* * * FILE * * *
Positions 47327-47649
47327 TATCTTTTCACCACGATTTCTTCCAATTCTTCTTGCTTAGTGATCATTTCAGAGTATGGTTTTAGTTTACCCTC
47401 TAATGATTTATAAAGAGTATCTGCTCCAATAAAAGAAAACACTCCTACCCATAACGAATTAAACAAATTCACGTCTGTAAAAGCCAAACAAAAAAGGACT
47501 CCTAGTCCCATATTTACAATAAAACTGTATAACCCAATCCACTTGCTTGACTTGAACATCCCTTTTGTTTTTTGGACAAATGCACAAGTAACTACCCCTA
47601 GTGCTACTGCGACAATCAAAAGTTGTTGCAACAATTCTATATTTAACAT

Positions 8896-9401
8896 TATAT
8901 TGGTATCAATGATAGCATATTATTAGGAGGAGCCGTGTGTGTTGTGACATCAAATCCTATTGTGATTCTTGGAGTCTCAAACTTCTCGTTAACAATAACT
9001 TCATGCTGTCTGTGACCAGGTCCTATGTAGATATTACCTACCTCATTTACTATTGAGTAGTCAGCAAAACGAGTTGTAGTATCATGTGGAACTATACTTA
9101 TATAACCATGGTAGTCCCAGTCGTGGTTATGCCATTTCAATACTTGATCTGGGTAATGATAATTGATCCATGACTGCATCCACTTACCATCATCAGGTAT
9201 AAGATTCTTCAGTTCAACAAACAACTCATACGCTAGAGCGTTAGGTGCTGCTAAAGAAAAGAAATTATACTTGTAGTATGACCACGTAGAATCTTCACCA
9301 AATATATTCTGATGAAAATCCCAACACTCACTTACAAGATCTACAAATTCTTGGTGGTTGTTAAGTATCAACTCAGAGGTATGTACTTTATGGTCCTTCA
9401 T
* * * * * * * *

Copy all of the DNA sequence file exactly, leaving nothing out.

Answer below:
Positions 47327-47649
47327 TATCTTTTCACCACGATTTCTTCCAATTCTTCTTGCTTAGTGATCATTTCAGAGTATGGTTTTAGTTTACCCTC
47401 TAATGATTTATAAAGAGTATCTGCTCCAATAAAAGAAAACACTCCTACCCATAACGAATTAAACAAATTCACGTCTGTAAAAGCCAAACAAAAAAGGACT
47501 CCTAGTCCCATATTTACAATAAAACTGTATAACCCAATCCACTTGCTTGACTTGAACATCCCTTTTGTTTTTTGGACAAATGCACAAGTAACTACCCCTA
47601 GTGCTACTGCGACAATCAAAAGTTGTTGCAACAATTCTATATTTAACAT

Positions 8896-9401
8896 TATAT
8901 TGGTATCAATGATAGCATATTATTAGGAGGAGCCGTGTGTGTTGTGACATCAAATCCTATTGTGATTCTTGGAGTCTCAAACTTCTCGTTAACAATAACT
9001 TCATGCTGTCTGTGACCAGGTCCTATGTAGATATTACCTACCTCATTTACTATTGAGTAGTCAGCAAAACGAGTTGTAGTATCATGTGGAACTATACTTA
9101 TATAACCATGGTAGTCCCAGTCGTGGTTATGCCATTTCAATACTTGATCTGGGTAATGATAATTGATCCATGACTGCATCCACTTACCATCATCAGGTAT
9201 AAGATTCTTCAGTTCAACAAACAACTCATACGCTAGAGCGTTAGGTGCTGCTAAAGAAAAGAAATTATACTTGTAGTATGACCACGTAGAATCTTCACCA
9301 AATATATTCTGATGAAAATCCCAACACTCACTTACAAGATCTACAAATTCTTGGTGGTTGTTAAGTATCAACTCAGAGGTATGTACTTTATGGTCCTTCA
9401 T